Stocks continue their slide. U.S. stocks continued their slide last week, as the S&P 500 Index fell for the third straight week. Global uncertainty has especially weighed on larger, multinational companies: the Dow posted its fifth straight down week last week, its longest losing streak since June 2011. There haven’t been any significant developments in trade talks recently, just back-and-forth threats between the U.S. and China. However, the barrage of headlines has been enough to knock U.S. stocks off of record highs.
Brexit developments. The United Kingdom’s populist pro-Brexit party snapped up about a third of the votes in Parliament elections over the weekend (according to polls), just a few days after British Prime Minister Theresa May announced her resignation. May’s departure and more pro-Brexit officials in Parliament have raised the stakes for Brexit, as both developments could increase political pressure for a quicker exit from the European Union. A no-deal Brexit is the worst-case scenario for the global economy, although we still believe this outcome is unlikely.
Earnings season winds down. With just 17 S&P 500 companies left to report, first quarter 2019 earnings are up 1.5% year over year, 3.6 percentage points above January 1, 2019 estimates (source: Refinitiv). Revenue growth of 5.6% is also nicely above prior estimates. Forward earnings estimates have fallen by a below-average 0.6% since April 1. This week, nine S&P 500 companies will report quarterly results.
The week ahead. As earnings season winds down, investors will likely be more focused on macro developments, including economic reports. In the U.S., the first revision of first-quarter gross domestic product is the highlight of this week’s economic slate. Core personal consumption expenditures data for April, which will be released May 31, should provide more color on the state of U.S. inflation. Overseas, investors will be watching the May update of China’s official Purchasing Managers’ Index, especially after recent economic data out of China has been disappointing.
Five forecasters. It’s been a difficult year for Wall Street forecasts, and near-term forecasting has been a futile effort this year. However, our Five Forecasters, a compilation of our favorite longer-term economic indicators, have been surprisingly resilient throughout this year’s rocky start. We’re highlighting all five of them and their economic and market signals in this week’s Weekly Economic Commentary and Weekly Market Commentary, as well as on the LPL Research blog.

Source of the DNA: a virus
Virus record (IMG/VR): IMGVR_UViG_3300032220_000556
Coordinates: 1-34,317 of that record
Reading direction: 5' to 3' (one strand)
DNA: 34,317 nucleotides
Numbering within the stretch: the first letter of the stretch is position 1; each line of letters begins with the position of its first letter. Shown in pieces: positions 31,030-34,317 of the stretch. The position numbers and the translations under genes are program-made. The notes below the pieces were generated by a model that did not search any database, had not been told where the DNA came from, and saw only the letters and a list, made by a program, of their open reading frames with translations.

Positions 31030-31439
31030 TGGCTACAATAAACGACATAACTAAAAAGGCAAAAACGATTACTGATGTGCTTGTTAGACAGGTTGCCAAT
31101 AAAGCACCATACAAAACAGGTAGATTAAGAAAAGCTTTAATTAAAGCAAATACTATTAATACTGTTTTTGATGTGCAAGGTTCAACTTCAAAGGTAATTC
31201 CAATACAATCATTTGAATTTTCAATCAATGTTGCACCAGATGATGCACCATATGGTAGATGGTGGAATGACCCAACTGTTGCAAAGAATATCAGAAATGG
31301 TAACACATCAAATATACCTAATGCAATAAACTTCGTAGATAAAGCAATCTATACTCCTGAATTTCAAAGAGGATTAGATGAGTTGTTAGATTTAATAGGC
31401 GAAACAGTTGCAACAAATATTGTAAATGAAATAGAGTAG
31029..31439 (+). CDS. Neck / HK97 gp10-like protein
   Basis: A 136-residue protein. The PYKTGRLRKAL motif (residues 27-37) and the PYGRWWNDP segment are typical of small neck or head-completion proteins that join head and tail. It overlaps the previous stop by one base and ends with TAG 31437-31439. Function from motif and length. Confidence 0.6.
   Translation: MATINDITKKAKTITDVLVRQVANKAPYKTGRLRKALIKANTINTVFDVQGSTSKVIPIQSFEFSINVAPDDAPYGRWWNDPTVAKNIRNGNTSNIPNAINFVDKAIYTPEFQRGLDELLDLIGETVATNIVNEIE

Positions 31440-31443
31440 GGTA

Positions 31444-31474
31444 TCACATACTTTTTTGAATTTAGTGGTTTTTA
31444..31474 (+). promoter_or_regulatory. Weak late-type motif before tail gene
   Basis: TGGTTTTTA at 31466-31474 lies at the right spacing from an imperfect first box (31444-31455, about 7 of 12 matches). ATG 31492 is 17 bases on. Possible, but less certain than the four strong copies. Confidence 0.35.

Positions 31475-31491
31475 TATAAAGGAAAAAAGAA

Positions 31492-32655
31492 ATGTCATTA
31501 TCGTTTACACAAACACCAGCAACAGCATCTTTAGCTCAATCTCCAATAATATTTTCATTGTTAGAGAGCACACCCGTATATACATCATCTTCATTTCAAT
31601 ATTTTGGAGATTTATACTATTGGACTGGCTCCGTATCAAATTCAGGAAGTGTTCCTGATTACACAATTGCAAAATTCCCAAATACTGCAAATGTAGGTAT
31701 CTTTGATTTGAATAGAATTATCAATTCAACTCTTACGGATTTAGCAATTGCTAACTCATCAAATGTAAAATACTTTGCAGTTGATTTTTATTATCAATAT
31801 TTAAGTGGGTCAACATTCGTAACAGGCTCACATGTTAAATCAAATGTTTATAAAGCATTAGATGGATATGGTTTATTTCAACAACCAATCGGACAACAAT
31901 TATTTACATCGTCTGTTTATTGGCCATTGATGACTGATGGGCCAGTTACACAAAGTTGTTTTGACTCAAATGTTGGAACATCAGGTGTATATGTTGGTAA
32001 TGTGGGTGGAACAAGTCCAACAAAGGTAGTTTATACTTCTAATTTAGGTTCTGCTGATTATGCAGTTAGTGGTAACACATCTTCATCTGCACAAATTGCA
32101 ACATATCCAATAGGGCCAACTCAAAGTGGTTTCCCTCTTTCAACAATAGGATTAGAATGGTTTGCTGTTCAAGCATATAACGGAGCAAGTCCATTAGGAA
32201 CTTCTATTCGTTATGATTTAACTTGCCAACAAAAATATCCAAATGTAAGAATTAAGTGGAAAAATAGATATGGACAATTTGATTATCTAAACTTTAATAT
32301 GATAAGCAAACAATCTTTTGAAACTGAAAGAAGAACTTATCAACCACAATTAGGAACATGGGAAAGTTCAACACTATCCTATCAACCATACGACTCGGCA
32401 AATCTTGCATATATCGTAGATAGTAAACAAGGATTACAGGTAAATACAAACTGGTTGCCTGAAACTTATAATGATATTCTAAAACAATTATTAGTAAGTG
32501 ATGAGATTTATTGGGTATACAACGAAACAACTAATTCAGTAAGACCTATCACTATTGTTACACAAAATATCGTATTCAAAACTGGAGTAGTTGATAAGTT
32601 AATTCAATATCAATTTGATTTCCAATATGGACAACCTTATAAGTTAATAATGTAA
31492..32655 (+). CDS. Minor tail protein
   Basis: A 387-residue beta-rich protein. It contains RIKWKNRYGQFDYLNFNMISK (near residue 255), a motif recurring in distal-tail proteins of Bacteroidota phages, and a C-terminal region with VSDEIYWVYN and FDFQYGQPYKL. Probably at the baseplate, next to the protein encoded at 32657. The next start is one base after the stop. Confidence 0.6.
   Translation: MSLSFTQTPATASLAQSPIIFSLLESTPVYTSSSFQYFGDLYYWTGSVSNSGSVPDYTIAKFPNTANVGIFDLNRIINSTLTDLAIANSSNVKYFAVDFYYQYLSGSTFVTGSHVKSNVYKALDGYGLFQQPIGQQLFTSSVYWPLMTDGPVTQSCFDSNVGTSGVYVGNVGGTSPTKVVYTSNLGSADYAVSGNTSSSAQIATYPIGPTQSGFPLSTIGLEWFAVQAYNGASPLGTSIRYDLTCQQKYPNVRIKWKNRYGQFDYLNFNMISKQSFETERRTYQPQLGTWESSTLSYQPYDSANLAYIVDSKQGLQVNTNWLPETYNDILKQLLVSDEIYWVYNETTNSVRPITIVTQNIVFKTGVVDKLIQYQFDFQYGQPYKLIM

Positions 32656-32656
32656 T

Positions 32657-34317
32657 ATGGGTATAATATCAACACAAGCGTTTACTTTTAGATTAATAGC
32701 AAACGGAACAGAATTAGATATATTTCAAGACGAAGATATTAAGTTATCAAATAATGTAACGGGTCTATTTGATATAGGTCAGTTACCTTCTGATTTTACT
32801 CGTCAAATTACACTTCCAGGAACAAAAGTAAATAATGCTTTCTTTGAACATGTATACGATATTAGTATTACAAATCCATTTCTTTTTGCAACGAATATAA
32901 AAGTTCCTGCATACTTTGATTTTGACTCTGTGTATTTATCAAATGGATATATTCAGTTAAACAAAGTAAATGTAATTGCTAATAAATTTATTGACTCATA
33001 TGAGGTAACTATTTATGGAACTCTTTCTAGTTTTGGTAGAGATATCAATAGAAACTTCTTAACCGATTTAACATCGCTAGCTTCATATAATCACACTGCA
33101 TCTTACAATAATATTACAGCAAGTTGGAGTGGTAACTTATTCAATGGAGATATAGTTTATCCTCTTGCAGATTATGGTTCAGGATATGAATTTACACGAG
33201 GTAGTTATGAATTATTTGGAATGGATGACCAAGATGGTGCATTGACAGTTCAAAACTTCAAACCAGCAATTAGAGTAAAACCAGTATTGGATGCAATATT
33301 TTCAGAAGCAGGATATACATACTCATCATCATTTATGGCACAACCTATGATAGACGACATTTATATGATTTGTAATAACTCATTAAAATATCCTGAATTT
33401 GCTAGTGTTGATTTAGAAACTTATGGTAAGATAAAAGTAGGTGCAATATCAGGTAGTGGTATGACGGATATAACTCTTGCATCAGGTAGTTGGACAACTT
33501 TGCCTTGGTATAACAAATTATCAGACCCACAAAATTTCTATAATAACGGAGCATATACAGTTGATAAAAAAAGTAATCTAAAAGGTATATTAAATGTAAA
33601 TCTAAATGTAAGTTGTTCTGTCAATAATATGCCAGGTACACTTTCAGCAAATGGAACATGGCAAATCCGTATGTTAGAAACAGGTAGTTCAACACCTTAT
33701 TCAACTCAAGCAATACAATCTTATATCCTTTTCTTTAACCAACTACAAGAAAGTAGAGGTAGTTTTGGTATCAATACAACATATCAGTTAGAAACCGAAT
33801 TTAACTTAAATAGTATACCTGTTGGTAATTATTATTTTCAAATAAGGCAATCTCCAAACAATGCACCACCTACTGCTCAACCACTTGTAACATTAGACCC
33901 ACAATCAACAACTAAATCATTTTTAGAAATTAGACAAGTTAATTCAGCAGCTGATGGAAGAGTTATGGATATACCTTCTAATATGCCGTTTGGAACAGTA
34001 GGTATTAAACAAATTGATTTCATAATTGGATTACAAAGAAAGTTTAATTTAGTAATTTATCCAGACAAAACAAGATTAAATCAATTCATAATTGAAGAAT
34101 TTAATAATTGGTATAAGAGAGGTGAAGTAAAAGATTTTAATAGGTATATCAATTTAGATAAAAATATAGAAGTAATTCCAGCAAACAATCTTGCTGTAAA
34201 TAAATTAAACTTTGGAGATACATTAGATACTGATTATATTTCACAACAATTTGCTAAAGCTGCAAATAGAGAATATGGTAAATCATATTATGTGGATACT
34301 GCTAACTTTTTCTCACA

- S&P Core Logic Case-Shiller Home Prtice Index (MoM, Mar)
- Conference Board Consumer Confidence Index (May)
- Dallas Fed Manufacturing Activity Index (May)
- Eurozone Economic Confidence Index (May)
- Eurozone Consumer Confidence (May)
- Germany Unemployment Claims Rate (May)
- GDP Report (First Revision, Q1 2019)
- Initial Jobless Claims (May 25)
- Pending Home Sales (MoM, April)
- Japan Jobless Rate (Apr)
- Japan Tokyo CPI Report (May)
- Japan Industrial Production (Preliminary, Apr)
- Japan Retail Sales (Apr)
- China Manufacturing PMI (May)
- Personal Income (MoM Apr)
- Personal Spending (MoM, Apr)
- Core PCE (MoM Apr)
- University of Michigan Sentiment Index (May)
- Japan Consumer Confidence Index (May)
- Germany CPI Report (Preliminary, May)
The opinions voiced in this material are for general information only and are not intended to provide specific advice or recommendations for any individual security. To determine which investment(s) may be appropriate for you, consult your financial advisor prior to investing. The economic forecasts set forth in this material may not develop as predicted.
All indexes are unmanaged and cannot be invested into directly. Unmanaged index returns do not reflect fees, expenses, or sales charges. Index performance is not indicative of the performance of any investment.
Investing involves risks including possible loss of principal. No investment strategy or risk management technique can guarantee return or eliminate risk in all market environments.
All company names noted herein are for educational purposes only and not an indication of trading intent or a solicitation of their products or services. LPL Financial doesn’t provide research on individual equities.
All performance referenced is historical and is no guarantee of future results.
This research material has been prepared by LPL Financial LLC.
To the extent you are receiving investment advice from a separately registered independent investment advisor, please note that LPL Financial LLC is not an affiliate of and makes no representation with respect to such entity.
The investment products sold through LPL Financial are not insured deposits and are not FDIC/NCUA insured. These products are not Bank/Credit Union obligations and are not endorsed, recommended or guaranteed by any Bank/Credit Union or any government agency. The value of the investment may fluctuate, the return on the investment is not guaranteed, and loss of principal is possible.
Index data obtained via FactSet
For Public Use – Tracking # 1-857143 (5/20)